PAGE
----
UK Release Date: 15th June 2018
Runtime: 99 minutes
Director: Jay Chandrasekhar
Writer: Broken Lizard
Starring: Jay Chandrasekhar, Kevin Heffernan, Erik Stolhanske, Paul Soter, Steve Lemme, Brian Cox, Rob Lowe, Emmanuelle Chriqui
Synopsis: The disgraced highway cops of the first movie are given their jobs back in order to police a section of Canada that is being given back to the United States after a border cock-up.
Cards on the table: I’ve never seen the original Super Troopers film. I was seven years old when it came out – sorry – and early noughties stoner comedies haven’t exactly been my priority for catch-up material. With that said, I was able to go into belated sequel Super Troopers 2 with very little baggage. The movie was the first I had heard of comedy troupe Broken Lizard and I was unmoved by the lengthy crowdfunding campaign, so I had no affection for the characters or the story. With that said, the adage that ignorance is bliss has never been truer.
Super Troopers 2 is an exhausting and intolerable experience. It’s like being sat a table in the pub very close to a group of university friends having a very noisy reunion and going over decade-old inside jokes at an exhausting and unavoidable volume. For all I know, this is hugely endearing and entertaining to fans of the first movie, but it’s utterly impenetrable to a newbie viewer – of which there will presumably be many given the fact the film is getting a major multiplex release in a relatively quiet week for new movies.
Things start off fairly promisingly, with an amusing dream sequence skit involving Seann William Scott and Damon Wayans Jr that culminates in a nice meta-gag. Unfortunately, we’re then reintroduced to the Vermont highway cops, sacked after a mysterious event involving The Wonder Years actor Fred Savage. They get a call from their boss (Brian Cox) telling them they are being hired to police an area of Canada, presided over by Rob Lowe‘s campy mayor, that is actually set to become part of America again as a result of a longstanding border cock-up. They butt heads with the local Mounties and hijinks ensue, that were presumably intended to be comedic.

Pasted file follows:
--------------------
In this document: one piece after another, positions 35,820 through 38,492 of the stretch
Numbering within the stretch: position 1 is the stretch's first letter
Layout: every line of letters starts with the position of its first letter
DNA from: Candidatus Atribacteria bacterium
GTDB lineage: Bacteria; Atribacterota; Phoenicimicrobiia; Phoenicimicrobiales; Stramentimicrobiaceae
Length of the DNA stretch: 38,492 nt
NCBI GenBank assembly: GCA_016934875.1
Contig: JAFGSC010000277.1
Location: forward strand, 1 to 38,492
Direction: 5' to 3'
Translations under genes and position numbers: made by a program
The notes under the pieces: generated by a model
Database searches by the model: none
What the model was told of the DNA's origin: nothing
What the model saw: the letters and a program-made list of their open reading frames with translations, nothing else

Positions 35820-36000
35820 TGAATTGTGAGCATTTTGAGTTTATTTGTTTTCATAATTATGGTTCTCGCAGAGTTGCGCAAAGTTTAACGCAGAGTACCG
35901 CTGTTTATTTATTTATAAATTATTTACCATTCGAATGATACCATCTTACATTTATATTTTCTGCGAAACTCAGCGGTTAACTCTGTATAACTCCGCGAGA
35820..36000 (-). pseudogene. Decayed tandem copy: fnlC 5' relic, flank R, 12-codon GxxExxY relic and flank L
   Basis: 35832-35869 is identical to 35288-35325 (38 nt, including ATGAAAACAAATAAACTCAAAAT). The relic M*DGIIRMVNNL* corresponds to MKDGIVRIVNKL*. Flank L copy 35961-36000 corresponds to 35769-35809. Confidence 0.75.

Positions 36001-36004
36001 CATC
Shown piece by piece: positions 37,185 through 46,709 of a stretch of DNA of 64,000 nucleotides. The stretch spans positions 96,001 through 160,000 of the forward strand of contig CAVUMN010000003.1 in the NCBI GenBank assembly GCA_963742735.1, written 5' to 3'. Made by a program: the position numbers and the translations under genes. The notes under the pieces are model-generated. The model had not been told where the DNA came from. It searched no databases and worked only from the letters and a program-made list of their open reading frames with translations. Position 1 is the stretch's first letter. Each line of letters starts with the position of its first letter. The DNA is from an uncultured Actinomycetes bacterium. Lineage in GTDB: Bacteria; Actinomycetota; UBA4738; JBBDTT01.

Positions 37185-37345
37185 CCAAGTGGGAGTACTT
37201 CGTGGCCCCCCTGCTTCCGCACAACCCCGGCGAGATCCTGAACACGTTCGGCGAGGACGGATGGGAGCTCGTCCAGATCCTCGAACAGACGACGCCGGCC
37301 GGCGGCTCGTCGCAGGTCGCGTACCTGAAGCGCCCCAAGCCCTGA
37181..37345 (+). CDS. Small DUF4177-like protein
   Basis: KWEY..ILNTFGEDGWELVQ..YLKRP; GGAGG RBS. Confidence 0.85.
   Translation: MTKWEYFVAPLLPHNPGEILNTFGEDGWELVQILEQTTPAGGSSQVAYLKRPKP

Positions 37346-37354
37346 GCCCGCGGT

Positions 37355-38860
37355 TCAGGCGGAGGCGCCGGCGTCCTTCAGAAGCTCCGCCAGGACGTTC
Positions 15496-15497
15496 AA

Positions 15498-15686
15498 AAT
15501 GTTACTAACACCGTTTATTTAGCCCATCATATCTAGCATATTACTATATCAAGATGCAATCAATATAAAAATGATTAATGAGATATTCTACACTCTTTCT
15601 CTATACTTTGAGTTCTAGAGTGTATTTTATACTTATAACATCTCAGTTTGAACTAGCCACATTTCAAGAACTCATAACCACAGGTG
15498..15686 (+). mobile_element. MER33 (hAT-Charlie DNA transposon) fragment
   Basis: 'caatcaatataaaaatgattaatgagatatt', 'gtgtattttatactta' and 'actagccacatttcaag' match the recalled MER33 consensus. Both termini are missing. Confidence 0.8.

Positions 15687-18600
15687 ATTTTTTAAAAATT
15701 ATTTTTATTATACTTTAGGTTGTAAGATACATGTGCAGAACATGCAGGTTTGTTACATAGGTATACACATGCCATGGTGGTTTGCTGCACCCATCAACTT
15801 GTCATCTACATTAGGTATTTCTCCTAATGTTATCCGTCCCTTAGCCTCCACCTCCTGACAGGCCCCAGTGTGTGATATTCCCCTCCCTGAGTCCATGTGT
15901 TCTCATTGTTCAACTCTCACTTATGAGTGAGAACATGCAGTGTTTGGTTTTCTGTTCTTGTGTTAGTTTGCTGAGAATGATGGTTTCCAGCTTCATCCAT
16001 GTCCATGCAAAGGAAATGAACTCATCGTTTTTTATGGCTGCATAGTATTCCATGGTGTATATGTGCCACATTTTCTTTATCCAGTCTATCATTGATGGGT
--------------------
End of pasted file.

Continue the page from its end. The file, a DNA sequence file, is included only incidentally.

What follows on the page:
It isn’t funny. It’s not even close to funny. There are supposed jokes that aren’t even obviously constructed in an attempt to be funny. This is a film that’s built around a sense of humour that died out way before the American Pie franchise started going direct-to-DVD. Even the relatively amusing opening sequence is punctuated with nut shots and gay panic humour that went out of date years ago. This is all focused around Farva (Kevin Heffernan) – an obviously loathsome character who is constantly called out by others, but is still given a disproportionate amount of screen time and gag lines. The characters might hate Farva, but the filmmakers think he’s hilarious.
The other thing the Broken Lizard guys think is hilarious is poorly staged improvisation opportunities. I gather that much of the first movie was framed around these traffic stop sequences, but the way they are deployed this time around is never amusing. Everything about them feels constructed and there isn’t even a shred of comedy in them, beyond perhaps a chuckle of recognition for those who might recognise a reprised sequence from the previous film. In the absence of a solid script, every punchline is simply yelled increasingly loudly and more explicitly until they feel the point has been made.
And that’s exhausting to watch. Solo: A Star Wars Story was a competent movie that nobody asked for, but Super Troopers 2 commits a worse crime – loads of people wanted it, but the creators had no idea how to make it. The result is an amusing enough idea for a story, but one that is never infused with any jokes that weren’t directed at Cobie Smulders during the run of How I Met Your Mother. “Canadians are all aboot being polite, eh? Why aren’t you laughing?”
Pop or Poop?
Presumably displeasing fans as much as it displeased me as a new viewer, Super Troopers 2 is a terrible and consistently unfunny film that never comes close to making a decent gag. Its humour is old-fashioned and obnoxious, without the story or charm to even make it moderately pleasant.
Do you agree with my review? Let me know in the comments section.